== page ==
August 20, 2017 — Twentieth Sunday in Ordinary Time
IS 56; 1, 6-7; PS 67: 2-3, 5-6, 8; ROM 11: 13-15, 29-32; MT 15: 21-28
There is much in today’s readings referring to Gentiles. The term Gentile is one with which most of us are familiar. It is an English translation of the Hebrew word goyim (“people, nations”) and the Greek word ethne (“nations, people groups, people”). The Latin Vulgate translated these words as gentilis, and this word was then carried over into English as “Gentile.” Basically, the term refers to a person who is not a Jew. Almost all of us, probably all of us, are Gentiles.
From the Jewish perspective, Gentiles were often seen as pagans who did not know the true God. During Jesus’ time, many Jews took such pride in their cultural and religious heritage that they considered Gentiles “unclean,” calling them “dogs.” Gentiles and the half-Gentile Samaritans were viewed as enemies to be shunned.
Jesus brought something unique and new to the Church — the idea that it was open to all, that He offered salvation to all people everywhere.
As a prophet Isaiah, although he lived six centuries before the birth of Christ, anticipated and predicted much of what occurred and what we know about Jesus the Savior and Messiah. Isaiah makes it quite clear that all belong to Christ. He calls on us to accept the promise received from God. Simply put, at least according to Isaiah, if God says you belong, you belong.
Isaiah states in today’s First Reading, “…for my house shall be called a house of prayer for all peoples.” Jesus understood this so well and practiced it and communicated it. Most of us recall Jesus driving out the money changers from the temple. However, He did not expel them from the temple itself because that is not where He found them. Gentiles were forbidden from entering the temple, and they would gather on the outer courts to pray. This is where Jesus found the money changers. You might say He was doubly upset; part of His concern was also the fact the Gentiles were not allowed to enter the temple, thus in part creating the situation.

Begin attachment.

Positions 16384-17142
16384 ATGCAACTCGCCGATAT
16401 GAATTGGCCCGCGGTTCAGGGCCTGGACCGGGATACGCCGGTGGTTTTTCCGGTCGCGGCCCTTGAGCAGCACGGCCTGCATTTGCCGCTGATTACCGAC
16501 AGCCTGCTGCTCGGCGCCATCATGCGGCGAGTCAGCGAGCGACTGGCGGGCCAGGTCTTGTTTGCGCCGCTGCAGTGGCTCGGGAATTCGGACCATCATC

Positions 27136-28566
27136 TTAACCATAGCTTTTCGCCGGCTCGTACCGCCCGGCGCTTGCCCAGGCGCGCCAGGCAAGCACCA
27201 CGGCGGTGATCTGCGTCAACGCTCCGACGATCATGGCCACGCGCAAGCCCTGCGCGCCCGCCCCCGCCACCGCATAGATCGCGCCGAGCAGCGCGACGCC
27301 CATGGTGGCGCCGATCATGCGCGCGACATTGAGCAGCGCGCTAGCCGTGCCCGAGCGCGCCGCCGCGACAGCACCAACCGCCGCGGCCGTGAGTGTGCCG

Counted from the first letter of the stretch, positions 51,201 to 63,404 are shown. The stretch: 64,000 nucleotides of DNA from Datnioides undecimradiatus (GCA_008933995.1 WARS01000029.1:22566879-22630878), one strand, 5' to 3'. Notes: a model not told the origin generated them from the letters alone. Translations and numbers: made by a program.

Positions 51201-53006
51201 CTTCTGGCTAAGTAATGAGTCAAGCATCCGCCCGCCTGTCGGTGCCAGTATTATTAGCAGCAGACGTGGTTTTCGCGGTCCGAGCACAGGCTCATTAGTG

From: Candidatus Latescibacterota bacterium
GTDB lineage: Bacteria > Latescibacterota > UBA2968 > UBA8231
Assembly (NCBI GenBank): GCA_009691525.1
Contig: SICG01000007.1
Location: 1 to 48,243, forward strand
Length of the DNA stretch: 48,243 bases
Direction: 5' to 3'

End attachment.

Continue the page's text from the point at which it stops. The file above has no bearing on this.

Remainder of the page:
St. Paul viewed himself as the apostle to the Gentiles, and the Second Reading from his letter to the Romans reflects that. Paul states straight out that he is speaking to the Gentiles, and his perspective that he is the apostle to the Gentiles. Paul is fond of comparing the Gentiles to the people of Israel who were offered the Kingdom first in some ways. There is some political content in this particular reading, as Paul is responding to the fact that the Jews in large part rejected the Messiah and His Saving Grace, but the Gentiles, people like us, seemed to accept and embrace it more readily.
The Gospel from St. Matthew speaks of Jesus ministering to a Gentile woman. You may be aware that our readings for Sunday Mass are on a three year cycle, labeled A, B, and C. This year in the Church is an A year, thus most of the Gospel readings come from Matthew (Year B is the Gospel of Mark and chapter 6 from John; Year C we read the Gospel of Luke). That is why our readings in recent weeks and in the near future are from Matthew.
The Region of Tyre and Sidon where today’s Gospel occurs, was many miles north of Bethlehem, about as far north as Jesus ever traveled. They were part of what was known as Canaan, which today would be in Lebanon. A woman of that area, a Canaanite and a Gentile, approaches Jesus for help and mercy. What Jesus does and how He responds to her is indicative of His feelings toward and His approach to Gentiles. She appeals to Him for mercy with the most basic prayer we can offer in some ways, “Lord, help me.” A key part of our faith and an important aspect of stewardship is coming to the conclusion that we need Jesus’ help in many ways. This woman knows that and turns completely to the Lord.
Of course, His response is simple: “O woman, great is your faith! Let it be done for you as you wish.” That is a challenge to us relating to our own faith. Is our faith in fact in God or do we rely on other things to make us feel confident? We are called as Disciples of Christ to put our total faith in the Lord. That is the combined message of today’s readings — we are Gentiles, and it is only through the Lord that we can be saved, and we will be saved.